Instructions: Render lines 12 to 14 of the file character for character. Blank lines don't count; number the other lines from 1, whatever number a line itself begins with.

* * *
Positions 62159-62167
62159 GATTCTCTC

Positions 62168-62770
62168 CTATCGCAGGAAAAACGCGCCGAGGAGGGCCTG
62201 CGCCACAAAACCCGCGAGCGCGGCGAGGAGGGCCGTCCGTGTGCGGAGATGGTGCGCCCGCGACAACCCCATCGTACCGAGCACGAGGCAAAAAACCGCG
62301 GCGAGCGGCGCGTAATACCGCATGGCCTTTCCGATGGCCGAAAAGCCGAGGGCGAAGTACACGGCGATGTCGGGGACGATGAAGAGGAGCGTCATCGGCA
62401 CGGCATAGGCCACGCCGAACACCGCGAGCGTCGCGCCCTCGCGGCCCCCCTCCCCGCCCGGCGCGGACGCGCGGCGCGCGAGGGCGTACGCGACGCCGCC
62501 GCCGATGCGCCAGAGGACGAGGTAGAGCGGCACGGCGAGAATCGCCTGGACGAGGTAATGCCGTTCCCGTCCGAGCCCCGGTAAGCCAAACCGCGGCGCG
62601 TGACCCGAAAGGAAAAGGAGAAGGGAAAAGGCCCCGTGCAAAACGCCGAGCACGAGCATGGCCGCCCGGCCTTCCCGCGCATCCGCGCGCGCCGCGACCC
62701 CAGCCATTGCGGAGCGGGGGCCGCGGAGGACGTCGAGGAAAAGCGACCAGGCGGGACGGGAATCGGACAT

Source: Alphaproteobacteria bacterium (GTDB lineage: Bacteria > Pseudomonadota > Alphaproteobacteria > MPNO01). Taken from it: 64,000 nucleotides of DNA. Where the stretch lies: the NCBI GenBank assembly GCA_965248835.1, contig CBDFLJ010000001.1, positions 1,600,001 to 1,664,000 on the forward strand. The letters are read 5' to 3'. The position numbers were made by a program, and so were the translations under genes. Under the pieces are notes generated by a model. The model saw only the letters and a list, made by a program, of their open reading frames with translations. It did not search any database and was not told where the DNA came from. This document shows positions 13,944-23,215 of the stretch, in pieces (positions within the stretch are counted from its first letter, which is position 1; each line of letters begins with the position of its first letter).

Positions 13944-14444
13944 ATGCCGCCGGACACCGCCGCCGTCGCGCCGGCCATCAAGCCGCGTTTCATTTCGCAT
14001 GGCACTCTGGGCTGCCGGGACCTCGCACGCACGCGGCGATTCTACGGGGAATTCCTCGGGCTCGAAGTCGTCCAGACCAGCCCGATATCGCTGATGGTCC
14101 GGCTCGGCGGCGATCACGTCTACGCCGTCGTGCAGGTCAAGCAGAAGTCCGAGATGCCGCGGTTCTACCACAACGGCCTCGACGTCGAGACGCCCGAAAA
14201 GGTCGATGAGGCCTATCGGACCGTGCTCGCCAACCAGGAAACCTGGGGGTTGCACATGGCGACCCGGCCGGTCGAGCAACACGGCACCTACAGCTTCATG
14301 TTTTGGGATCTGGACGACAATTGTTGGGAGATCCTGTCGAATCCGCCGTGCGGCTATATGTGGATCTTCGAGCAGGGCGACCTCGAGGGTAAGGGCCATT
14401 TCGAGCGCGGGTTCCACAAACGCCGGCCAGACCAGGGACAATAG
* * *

Positions 13944-14444
13944 ATGCCGCCGGACACCGCCGCCGTCGCGCCGGCCATCAAGCCGCGTTTCATTTCGCAT
14001 GGCACTCTGGGCTGCCGGGACCTCGCACGCACGCGGCGATTCTACGGGGAATTCCTCGGGCTCGAAGTCGTCCAGACCAGCCCGATATCGCTGATGGTCC